Blog / Page 15
We believe that improved inequality scholarship should be one component of efforts to improve young people’s opportunities.
In 2011 – 2012, I studied two leading community-based programs for youth who have dropped out of high school—observing activities, interviewing staff, and tracking participants for one year. I focused on programs at the community level because, although they receive little attention, these programs are where most young adults are served.
After reviewing nearly 400 letters of inquiry, we share some thoughts about the research we want to support, along with recommendations for future applicants.
How do local, community-based programs for dropouts work? Do they make a difference for their participants? Programs developed and managed locally serve large numbers of youth, and their innovations are often the foundation for major national initiatives, including YouthBuild, STRIVE, and others. Yet most research in this area has focused on multi-site, national initiatives. While […]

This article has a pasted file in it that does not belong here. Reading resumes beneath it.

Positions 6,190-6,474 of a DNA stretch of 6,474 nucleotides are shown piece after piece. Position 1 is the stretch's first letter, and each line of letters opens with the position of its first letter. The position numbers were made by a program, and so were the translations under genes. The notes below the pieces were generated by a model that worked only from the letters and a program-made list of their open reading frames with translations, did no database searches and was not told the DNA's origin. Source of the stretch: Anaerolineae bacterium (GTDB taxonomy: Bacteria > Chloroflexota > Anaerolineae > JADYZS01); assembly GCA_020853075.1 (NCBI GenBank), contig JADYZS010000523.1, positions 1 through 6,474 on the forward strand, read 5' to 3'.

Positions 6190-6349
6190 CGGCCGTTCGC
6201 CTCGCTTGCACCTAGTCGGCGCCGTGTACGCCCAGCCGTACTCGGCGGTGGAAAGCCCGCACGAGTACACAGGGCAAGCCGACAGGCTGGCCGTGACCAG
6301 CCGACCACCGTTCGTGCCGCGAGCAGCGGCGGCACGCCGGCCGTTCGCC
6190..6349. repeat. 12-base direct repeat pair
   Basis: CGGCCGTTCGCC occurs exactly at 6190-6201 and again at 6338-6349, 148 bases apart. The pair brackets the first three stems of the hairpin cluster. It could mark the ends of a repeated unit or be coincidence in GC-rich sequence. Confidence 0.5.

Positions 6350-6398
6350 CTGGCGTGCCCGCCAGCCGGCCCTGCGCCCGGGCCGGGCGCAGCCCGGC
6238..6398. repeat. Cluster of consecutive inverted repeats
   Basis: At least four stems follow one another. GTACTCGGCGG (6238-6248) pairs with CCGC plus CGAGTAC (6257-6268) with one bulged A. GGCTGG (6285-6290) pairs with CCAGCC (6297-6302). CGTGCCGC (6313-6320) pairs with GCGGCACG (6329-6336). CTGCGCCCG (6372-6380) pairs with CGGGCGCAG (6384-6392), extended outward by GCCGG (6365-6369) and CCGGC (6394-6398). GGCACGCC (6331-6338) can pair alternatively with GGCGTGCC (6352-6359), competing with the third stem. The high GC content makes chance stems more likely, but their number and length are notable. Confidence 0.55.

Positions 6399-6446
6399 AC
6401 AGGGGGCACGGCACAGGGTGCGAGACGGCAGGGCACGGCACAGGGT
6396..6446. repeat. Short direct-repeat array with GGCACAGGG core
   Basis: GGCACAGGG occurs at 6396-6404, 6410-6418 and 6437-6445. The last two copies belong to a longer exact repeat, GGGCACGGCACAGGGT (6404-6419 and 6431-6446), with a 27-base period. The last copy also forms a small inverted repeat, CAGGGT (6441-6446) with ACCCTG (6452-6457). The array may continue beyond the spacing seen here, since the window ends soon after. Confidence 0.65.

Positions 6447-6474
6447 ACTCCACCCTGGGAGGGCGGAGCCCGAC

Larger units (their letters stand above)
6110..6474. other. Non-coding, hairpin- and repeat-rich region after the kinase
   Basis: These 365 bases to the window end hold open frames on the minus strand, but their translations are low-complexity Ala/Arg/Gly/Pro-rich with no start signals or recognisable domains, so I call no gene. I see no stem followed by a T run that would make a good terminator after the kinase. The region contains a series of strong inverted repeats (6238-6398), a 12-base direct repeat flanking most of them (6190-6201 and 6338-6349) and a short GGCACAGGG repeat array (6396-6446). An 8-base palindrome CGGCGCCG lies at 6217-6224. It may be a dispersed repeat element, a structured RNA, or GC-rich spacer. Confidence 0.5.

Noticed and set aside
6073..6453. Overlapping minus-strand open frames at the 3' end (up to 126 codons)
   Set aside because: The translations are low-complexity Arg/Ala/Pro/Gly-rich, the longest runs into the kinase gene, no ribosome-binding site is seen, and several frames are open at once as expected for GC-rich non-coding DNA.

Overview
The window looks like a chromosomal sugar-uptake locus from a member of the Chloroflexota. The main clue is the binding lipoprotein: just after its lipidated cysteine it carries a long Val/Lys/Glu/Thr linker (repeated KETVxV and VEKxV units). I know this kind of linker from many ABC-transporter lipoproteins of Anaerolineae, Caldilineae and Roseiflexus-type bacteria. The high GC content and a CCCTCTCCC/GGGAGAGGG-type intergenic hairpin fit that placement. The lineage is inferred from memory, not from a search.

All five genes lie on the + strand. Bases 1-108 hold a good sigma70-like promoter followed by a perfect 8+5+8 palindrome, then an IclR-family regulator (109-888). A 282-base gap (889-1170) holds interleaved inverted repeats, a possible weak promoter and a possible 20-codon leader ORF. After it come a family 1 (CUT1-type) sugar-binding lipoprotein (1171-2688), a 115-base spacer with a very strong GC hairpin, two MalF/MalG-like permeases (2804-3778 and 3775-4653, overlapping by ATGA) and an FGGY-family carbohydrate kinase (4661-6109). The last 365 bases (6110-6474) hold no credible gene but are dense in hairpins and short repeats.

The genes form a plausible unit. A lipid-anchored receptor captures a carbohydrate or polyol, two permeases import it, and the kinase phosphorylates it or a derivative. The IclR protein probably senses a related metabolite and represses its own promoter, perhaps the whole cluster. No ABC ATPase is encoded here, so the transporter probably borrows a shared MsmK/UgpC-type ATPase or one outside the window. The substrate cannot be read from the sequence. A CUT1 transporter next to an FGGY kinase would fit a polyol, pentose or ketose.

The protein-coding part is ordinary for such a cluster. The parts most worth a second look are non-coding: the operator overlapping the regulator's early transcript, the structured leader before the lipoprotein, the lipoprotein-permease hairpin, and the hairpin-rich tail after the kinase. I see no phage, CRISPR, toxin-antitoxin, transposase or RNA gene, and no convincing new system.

As we move forward, our educational systems will need to more clearly define what is valued and recognized as evidence.
Three William T. Grant Scholars will be receiving Mentoring Grants this year. Donald Chi, Adriana Galvan, and Tamara Leech will receive support to enhance their mentoring relationships with young researchers of color. “Academics generally receive strong technical and methodological training, but less support around mentorship,” said Vivian Tseng, vice president of program. “This grant fosters […]
We’re pleased to announce three new research grants in support of our interests in understanding the use of research evidence and in understanding everyday youth settings that affect young people. We’ve also awarded two capacity-building grants that will support connections between research and practice. “These studies contribute to our efforts to improve the use and […]
In this video, produced by the Children’s Bureau, Administration for Children and Families, US Department of Health and Human Services, Vivian Tseng challenges the traditional paradigm of moving from “research to practice.” She suggests that researchers and evaluators need to think differently about the ways that research is acquired and used, and she describes steps […]